Katja Seeliger

Postdoctoral Reseacher, working with large-scale naturalistic datasets and analyzing them with modern neural networks and machine learning to gain better understanding of sensory representations. Sika deer whisperer.

Laura Stoinski

Master student / Research assistant, among others, expands the THINGS database by programming and conducting online studies. When speaking with her family, she can talk so fast that people think it's another language. 

Lukas Muttenthaler

PhD candidate, working on the THINGSvision library, deciphering latent representations, and using linear algebra for good. Things he loves: neural networks, making code run faster than the speed of light, and RückenFit.

Marco Badwal

MD candidate, co-supervised with Christian Doeller and Johanna Bergmann, trying to deepen our understanding of how the brain constructs relationships between objects/concepts and whether the underlying principles comply with spatial neural codes. Avid meditator, runner, Crossfitter, and soon-to-by psychiatrist.

Marie St-Laurent

Data scientist and cognitive neuroscientist with a background in AI based in Montréal, Canada. Likes to study how representation patterns are transformed by experience. Compulsive collector of graduate degrees.'

Martin Hebart

Principal investigator, loves addressing fundamental questions with a fun team of highly-talented researchers. Also loves spending time making his daughter laugh, cycling in nature, deep conversations, and a glass of IPA.

Oliver Contier

PhD candidate, working on linking fMRI data to computational models of vision and behavior. Interested in brain representations underlying object recognition. Fueled by Carbonara, Colakracher, and feline attention.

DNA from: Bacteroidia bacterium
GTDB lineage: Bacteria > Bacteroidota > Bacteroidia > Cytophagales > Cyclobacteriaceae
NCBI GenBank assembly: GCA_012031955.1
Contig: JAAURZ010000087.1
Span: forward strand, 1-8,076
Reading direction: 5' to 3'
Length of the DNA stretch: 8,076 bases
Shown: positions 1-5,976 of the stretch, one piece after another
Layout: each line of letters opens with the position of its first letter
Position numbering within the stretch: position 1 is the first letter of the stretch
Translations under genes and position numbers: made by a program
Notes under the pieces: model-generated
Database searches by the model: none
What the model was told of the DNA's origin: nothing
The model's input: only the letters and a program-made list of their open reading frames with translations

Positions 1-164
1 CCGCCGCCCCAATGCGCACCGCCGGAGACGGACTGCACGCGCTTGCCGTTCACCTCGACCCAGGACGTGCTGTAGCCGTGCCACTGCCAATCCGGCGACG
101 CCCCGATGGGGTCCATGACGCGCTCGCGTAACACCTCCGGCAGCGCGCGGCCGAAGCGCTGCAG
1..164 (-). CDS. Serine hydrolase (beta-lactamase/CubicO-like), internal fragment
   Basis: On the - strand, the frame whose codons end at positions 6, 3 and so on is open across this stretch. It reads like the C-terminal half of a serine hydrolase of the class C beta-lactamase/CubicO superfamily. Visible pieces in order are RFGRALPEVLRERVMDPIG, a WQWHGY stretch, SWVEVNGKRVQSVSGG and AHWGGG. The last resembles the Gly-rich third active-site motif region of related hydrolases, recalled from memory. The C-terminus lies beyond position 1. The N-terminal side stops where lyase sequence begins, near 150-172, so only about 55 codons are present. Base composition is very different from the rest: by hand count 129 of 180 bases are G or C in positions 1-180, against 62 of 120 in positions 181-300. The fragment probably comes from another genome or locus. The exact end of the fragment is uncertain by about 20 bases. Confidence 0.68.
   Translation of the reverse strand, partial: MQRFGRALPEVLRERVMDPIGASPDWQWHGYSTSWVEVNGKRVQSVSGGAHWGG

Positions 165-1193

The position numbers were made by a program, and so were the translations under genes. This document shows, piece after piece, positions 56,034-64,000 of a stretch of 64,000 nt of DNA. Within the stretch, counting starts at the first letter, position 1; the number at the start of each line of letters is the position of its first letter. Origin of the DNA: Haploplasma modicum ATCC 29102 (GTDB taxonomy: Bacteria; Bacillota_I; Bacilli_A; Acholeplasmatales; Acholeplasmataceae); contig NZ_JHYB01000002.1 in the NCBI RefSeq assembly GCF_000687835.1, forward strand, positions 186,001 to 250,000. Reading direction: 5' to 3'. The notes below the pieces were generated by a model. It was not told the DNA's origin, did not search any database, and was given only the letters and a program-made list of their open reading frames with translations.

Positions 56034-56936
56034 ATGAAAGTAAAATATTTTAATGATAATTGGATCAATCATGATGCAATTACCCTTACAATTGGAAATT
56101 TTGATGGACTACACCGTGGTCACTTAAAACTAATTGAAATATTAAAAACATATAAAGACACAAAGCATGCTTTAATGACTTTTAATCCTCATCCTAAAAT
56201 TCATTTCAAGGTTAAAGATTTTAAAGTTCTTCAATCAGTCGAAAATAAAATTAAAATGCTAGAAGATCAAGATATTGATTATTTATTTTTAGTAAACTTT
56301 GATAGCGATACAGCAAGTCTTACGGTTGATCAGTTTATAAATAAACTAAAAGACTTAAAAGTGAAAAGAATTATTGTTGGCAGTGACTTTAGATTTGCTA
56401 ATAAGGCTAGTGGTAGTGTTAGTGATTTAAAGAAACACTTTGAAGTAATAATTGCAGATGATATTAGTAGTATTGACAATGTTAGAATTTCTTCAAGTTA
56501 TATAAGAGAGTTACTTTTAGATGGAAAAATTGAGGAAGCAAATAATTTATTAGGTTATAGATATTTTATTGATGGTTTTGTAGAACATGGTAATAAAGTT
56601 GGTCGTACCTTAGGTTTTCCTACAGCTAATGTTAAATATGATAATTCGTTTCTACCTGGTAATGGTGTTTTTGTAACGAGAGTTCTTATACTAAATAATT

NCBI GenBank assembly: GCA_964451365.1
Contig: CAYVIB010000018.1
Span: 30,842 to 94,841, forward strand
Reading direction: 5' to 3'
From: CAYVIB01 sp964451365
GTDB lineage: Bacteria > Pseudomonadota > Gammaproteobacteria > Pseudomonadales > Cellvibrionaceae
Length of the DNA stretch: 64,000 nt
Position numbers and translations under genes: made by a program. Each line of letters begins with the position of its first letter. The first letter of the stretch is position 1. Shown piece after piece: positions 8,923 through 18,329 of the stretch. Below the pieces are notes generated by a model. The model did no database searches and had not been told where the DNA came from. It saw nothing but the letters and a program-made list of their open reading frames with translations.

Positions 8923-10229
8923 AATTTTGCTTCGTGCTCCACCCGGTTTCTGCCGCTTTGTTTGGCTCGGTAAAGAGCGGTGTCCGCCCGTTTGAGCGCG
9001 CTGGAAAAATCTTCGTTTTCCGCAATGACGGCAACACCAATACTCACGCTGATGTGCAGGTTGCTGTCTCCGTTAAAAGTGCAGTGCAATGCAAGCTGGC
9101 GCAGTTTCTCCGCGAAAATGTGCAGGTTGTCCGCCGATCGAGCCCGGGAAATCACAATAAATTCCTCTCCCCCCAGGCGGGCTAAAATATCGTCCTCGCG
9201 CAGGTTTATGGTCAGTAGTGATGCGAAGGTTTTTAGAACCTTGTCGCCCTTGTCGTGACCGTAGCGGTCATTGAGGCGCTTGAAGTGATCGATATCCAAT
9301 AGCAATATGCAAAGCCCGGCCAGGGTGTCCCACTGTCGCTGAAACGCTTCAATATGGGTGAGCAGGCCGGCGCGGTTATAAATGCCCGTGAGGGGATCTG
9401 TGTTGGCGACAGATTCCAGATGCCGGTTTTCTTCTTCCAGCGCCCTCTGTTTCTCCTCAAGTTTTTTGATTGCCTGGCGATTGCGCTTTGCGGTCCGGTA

Philipp Kaniuth

PhD candidate, interested in improving representational similarity analysis and how the link between stages of cortical visual representations and behavior depends on the task. Likes all kinds of lemonade way too much, even while refereeing a basketball game.

Ülkü Tonbuloglu

Research assistant, studies Social, Cognitive, and Affective Neuroscience (M.Sc.) at Freie Universität Berlin. Interested in human visual perception and cross modal interaction. Was a latin dancer before corona :')

Weronika Kłos

Research assistant, studies Data Science (M.Sc.) at Freie Universität Berlin. Interested in deep learning and its applications to neuroscientific research. Likes brain decoding, juggling and lasagna.

News

June
2021
Marie St-Laurent joins the lab!

Marie recently joined our lab as a data scientist, funded by Cneuromod and member of both teams! She'll be working on the new THINGS MRI dataset and building computational models of vision and memory. We're very happy to have you, Marie!

April
2021
Weronika Kłos joins the ViCCo Group!

We're happy to have Weronika Kłos join our lab! She will be working as a research assistant on deep learning and computational neuroscience. Welcome to the lab, Wero!

March
2021
Three new lab members!